Monday, December 12, 2011

While stalking the family tree, I ponder dust storms in the high mountains

Family with trophy tree, Snowy Range, Wyoming

Warm December days, still nights and lunar eclipses probably presage a cold, windy snowy Christmas. But for now, I'm enjoying the weather.

I as thinking of the weather yesterday when hiking up a snow-packed trail near Corner Mountain in the Snowy Range. Our family was in search of our Christmas tree. We don't need snowshoes because we stay on the cross-country ski trail which has been packed down by cross-country skiers and no new snow has been added the past five days.

There's good snowpack this year, thus far, despite the recent warm spell. But if it's to equal last year's record, it will have to start snowing again and keep it coming through May. Last spring and early summer flood warnings were in effect all over Wyoming. This was the second year for that after a decade of drought. That's how it goes in the West.

The snow-melt cycle may be changing, according to an article in the New York Times. Dust that originates in the Four Corners region may be increasing and that may affect what happens in the Rockies each spring. There is an entity invesitating this and you can check out some of their finding at a web site. The Colorado Dust-on-Snow (CODOS) project is part of the Center for Snow and Avalanche Studies based in Silverton, Colo. There may not be a better place for snow and avalanche research than Silverton.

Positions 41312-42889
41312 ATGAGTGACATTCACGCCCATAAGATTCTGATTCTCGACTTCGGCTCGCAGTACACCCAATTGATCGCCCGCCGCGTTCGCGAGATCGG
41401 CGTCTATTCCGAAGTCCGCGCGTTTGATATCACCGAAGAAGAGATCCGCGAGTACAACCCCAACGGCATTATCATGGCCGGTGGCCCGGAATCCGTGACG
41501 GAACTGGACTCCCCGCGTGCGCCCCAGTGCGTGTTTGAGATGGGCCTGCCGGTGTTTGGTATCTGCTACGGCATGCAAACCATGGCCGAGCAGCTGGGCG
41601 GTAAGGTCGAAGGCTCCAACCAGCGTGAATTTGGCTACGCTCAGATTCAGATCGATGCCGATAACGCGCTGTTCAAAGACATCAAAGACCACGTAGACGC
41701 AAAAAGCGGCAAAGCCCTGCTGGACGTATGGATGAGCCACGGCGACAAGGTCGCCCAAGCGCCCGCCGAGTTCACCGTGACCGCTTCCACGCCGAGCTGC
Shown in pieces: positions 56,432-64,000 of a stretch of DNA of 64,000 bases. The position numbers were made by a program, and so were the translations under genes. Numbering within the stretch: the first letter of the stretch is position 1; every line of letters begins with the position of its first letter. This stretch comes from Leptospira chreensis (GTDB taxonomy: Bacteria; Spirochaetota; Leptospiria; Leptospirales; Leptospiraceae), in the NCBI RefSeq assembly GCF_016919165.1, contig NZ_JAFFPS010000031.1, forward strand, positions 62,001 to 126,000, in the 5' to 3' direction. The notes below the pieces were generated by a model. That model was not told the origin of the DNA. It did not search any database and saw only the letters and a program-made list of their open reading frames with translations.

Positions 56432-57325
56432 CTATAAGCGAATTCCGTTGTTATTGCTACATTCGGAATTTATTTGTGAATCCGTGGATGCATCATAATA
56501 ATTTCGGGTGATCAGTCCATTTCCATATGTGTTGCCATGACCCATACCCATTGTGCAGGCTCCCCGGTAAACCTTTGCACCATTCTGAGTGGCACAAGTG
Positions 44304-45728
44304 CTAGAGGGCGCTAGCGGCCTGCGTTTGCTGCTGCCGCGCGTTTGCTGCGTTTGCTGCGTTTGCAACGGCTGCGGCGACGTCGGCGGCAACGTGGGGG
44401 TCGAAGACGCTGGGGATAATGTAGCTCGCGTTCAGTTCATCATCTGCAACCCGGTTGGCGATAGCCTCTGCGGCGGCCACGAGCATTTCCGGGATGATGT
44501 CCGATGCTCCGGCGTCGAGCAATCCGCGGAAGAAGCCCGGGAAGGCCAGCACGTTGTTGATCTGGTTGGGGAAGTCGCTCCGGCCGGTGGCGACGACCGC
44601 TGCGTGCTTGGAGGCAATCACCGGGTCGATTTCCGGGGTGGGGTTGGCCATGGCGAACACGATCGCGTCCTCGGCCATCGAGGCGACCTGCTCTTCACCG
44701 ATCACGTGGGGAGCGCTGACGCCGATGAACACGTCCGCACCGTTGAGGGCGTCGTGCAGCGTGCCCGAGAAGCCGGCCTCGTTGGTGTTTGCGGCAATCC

The NYT article was fascinating. Here's an excerpt:
In the last few years, winter dust storms on the high peaks of the Rocky Mountains in Colorado have sharply increased in number, affecting the rate of melting snows into the Colorado River, a main source of water for agriculture and for the drinking supply for more than 20 million people. Of 65 so-called dust-on-snow events since 2003, when tracking began, 32 have struck in just the last three years, according to the Center for Snow and Avalanche Studies, a nonprofit research group based in Silverton, Colo. Dust can accelerate how fast snow melts because it absorbs heat.
“It’s not a mysterious process,” said Chris Landry, the organization’s executive director. “Anybody who has thrown coal dust on their driveway or sidewalk to melt it down knows the theory.”
Much of the dust carries a distinct chemical signature, too, heavy in iron oxides. The same rust-colored mineral that makes red-rock canyon country of Utah and Arizona can also absorb solar energy, again potentially accelerating the rate and timing of snow melt in crucial watersheds.
Looking at the CODOS study map, I notice that two of the research areas are in northern Colorado at the headwaters of the North Platte. I'm going to look into those stats to see how it affects the river that flows through half of Wyoming.

So, at the same time we're getting more snow, it's melting faster. The land dries out and we get more dust storms in Utah, Arizona and California. Visibility suffers. Asthma cases increase. Read Kirk Johnson's Dec. 10 NYT article about changing air quality in the West. 

All of this, of course, is tied in with global climate change.

As I hike the winter Rockies, I think about that all that. We're on a family outing. We have a U.S. Forest Service permit in hand that allows us to thin the tree herd. There will be a line of cars and trucks all day shuttling in and out of the Snowies with trophy trees on their roof racks. The USDA says that this tree-trimming helps to maintain a healthy forest. There are environmentalists who say it is a waste of time and energy. That may also be true. Our forests are in trouble, which is definitely true. On Sunday, we walked among beetle-killed trees. This area is not so bad compared to other parts of the Snowies, especially the west slope where campground have been closed for the culling of beetle-killed trees. 

We bagged out tree and had a great time. Dust, meanwhile, was all around us but hard to see. Hard to see, but taking its toll.  

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